Monday, August 24, 2020

Health Minister, Dr Zweli Mkhize, has reiterated that no health care worker should be exposed to the risk of contracting COVID-19 on duty due to inadequate training, protection and support, including the availability of personal protective equipment (PPE).

The Health Department met with unions on Saturday to ventilate issues that have caused tension on matters relating to the occupational safety of health care workers, infrastructure and remuneration.

Present at the meeting was the Health Department’s senior national officials, provincial Members of the Executive (MECs) and their Heads of Department (HODs).

Despite later claims that the National Education, Health, and Allied Workers’ Union (Nehawu) was not present at the meeting, the Health Department said unions were well represented by leadership from Nehawu, the Democratic Nursing Organisation of South Africa, National Union Of Public Service & Allied Workers, Public Servants Association of South Africa, South African Medical Association Trade Union and Health & Other Services Personnel Trade Union of South Africa.

In a statement released following the meeting, the Health Department said there was clear common ground between government and unions that a zero tolerance stance will be adopted regarding the availability of PPE to all health care workers.

The department reiterated that there is enough PPE stock in the country but acknowledged that the issues pertain to the movement and distribution or redistribution of stock.

“Based on all the above, it should be clear to all that the primary protection of health workers is a matter on which we will all agree, with no exception. Our approach must therefore be to support the simple ethos: no PPE, no work.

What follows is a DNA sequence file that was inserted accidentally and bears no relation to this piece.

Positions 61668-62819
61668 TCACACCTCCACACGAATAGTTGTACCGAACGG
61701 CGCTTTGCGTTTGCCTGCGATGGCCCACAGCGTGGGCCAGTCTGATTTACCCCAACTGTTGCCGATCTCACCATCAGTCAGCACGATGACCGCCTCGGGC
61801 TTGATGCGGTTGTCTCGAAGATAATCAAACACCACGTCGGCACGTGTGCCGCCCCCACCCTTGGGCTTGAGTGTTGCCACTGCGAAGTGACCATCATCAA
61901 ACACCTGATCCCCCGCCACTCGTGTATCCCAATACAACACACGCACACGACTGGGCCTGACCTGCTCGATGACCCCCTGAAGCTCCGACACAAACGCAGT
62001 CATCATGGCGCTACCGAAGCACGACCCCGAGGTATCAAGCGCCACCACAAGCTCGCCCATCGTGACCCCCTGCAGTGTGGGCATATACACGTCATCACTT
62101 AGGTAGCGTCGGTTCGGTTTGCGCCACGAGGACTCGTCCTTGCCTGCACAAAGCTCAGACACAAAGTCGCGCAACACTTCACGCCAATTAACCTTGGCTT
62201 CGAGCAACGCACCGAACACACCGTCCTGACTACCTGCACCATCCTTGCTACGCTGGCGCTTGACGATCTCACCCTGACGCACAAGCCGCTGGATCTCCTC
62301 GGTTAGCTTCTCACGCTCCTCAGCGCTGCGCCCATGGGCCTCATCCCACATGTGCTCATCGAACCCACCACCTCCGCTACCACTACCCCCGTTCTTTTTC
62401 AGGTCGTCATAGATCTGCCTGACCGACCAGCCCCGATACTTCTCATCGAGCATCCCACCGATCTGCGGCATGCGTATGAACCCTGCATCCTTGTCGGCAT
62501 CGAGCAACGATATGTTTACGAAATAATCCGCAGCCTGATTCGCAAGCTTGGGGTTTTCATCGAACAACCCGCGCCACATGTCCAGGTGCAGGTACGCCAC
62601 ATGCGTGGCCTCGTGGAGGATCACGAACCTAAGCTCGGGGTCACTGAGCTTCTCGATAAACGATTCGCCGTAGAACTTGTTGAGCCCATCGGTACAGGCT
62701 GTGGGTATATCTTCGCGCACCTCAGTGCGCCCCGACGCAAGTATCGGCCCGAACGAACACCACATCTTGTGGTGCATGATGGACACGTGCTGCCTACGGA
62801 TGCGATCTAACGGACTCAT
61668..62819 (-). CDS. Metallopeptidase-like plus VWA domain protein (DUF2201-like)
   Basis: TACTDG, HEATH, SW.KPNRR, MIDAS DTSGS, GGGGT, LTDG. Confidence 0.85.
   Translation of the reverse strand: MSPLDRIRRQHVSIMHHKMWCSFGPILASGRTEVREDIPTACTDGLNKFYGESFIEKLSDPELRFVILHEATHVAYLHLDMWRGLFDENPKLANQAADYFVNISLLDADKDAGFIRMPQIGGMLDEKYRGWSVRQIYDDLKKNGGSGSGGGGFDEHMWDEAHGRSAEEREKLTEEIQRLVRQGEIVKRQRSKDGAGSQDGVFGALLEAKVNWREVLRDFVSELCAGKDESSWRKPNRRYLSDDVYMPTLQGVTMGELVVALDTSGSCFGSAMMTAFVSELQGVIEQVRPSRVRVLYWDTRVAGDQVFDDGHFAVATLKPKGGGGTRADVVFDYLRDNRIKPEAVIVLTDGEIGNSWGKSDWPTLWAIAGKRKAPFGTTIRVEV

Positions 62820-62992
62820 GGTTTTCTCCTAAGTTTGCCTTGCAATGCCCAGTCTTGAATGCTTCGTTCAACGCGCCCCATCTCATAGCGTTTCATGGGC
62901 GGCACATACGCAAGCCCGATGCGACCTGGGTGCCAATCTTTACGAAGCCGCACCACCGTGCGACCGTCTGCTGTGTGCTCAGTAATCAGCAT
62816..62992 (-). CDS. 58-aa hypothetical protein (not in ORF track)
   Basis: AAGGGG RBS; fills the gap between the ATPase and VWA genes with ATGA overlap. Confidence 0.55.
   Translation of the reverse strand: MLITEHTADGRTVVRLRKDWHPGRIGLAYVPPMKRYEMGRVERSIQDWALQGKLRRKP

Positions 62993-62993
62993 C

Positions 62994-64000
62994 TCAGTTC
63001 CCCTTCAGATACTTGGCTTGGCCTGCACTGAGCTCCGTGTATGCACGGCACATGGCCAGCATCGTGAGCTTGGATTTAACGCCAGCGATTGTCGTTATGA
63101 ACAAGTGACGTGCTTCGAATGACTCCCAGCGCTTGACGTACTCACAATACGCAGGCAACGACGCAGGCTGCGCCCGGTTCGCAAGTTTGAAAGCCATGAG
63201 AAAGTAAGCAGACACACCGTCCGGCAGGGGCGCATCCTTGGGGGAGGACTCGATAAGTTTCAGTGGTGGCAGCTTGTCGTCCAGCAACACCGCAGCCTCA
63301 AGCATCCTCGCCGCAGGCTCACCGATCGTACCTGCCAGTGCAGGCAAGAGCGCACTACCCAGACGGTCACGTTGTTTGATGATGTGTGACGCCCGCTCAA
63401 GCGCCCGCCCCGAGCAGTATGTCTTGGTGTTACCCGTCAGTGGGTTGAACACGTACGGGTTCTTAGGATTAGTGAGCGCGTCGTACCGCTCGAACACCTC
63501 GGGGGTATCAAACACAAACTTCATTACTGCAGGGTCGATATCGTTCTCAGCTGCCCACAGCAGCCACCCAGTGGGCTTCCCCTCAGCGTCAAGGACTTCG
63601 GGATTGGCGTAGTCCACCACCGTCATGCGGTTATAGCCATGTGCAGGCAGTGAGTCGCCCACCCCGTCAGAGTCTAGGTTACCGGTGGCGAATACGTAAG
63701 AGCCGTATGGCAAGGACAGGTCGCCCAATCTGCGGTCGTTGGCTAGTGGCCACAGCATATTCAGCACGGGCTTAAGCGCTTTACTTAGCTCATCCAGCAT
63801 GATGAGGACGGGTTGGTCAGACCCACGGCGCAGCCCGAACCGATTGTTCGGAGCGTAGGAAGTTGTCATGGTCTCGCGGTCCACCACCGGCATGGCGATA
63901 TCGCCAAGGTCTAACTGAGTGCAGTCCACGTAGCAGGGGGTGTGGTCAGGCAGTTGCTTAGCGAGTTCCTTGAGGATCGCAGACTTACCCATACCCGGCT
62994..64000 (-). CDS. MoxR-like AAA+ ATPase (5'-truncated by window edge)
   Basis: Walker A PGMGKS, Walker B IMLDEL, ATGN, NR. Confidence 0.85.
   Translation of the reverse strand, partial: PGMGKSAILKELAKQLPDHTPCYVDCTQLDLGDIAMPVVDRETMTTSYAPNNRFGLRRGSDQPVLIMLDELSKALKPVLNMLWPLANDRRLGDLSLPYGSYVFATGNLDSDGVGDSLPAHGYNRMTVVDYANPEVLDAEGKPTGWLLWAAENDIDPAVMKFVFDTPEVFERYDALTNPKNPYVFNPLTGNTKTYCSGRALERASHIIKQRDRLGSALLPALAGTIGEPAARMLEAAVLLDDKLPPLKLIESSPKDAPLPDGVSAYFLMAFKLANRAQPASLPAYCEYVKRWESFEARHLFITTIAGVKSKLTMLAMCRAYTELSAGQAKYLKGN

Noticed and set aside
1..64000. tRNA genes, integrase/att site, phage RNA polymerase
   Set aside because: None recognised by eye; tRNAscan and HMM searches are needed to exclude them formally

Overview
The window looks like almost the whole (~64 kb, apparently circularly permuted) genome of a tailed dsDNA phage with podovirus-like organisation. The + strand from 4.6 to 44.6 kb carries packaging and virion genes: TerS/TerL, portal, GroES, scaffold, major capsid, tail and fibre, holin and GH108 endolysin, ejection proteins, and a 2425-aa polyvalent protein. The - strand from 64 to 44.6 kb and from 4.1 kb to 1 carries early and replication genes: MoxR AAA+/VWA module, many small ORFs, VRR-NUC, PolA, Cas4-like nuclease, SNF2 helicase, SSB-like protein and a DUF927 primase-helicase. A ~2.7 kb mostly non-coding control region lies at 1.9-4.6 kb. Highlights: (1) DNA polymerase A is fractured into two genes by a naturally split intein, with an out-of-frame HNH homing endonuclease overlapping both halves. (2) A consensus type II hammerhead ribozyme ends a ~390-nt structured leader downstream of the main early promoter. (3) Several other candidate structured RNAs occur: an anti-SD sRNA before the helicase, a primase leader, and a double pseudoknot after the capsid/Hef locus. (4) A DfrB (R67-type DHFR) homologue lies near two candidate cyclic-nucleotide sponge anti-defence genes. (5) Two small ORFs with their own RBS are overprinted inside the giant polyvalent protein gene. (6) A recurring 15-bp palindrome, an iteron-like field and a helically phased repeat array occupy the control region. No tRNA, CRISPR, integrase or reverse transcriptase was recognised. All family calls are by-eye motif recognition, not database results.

“We believe that this should motivate management and labour to ensure there is not a situation where someone declines to work. It is unfair to put any worker in such an invidious position,” the department said.

Joint monitoring of PPE at health facilities

While all parties noted an improvement in the situation since concerns around PPE were initially raised, the Minister has directed that the availability of PPE needs to be jointly monitored on a daily basis at all facilities.

To gain deeper understanding of the issues on the ground, the Minister sampled a number of institutions where there have been complaints and subjected those to investigations.

The department has adopted the strict principle, with immediate effect, that only a report verified jointly by a functional Occupational Health and Safety (OHS) committee will be taken as the final resolution.

“As far as the national department is now concerned, any unattended problems will automatically mean that the OHS committee is non-existent or non-functional, and as such, there is non-compliance with legislation. This will invite decisive consequence management.

“To ensure that parties engage on the same basis, unions will have direct access to information contained on the department’s web-based dashboard and digital stock visibility system,” said the department.

This will enable unions, together with management, to conduct daily audits at facility level. It will easily allow for tracking of granular details such as sizes available, quantity and evidence of quality assurance.

“This will be very important, as issues of monitoring PPE should best be managed on the ground. Similarly, issues of transportation and distribution of PPE should be managed by the same committees at facility and district level.”

The department also highlighted that a common understanding needs to be brokered in regards to the use of PPE in various work settings.

To this end, the meeting recommended that the Ministerial Advisory Committee on COVID-19 collate information from all stakeholders and issue an advisory that can be acceptable to all parties and applied across all provinces.

This will also provide an opportunity for any revisions that need to be considered, based on feedback from health workers.

Caring for health workers

Mechanisms to enhance support for health care workers, who become infected, need to be strengthened.

“It will be important to provide a service that encompasses pre-test counselling, post-test counselling, quarantine/isolation support and support for those who fall ill,” said the department.

The meeting agreed that there has to be consistency in the implementation of these provisions to address the concerns of the unions.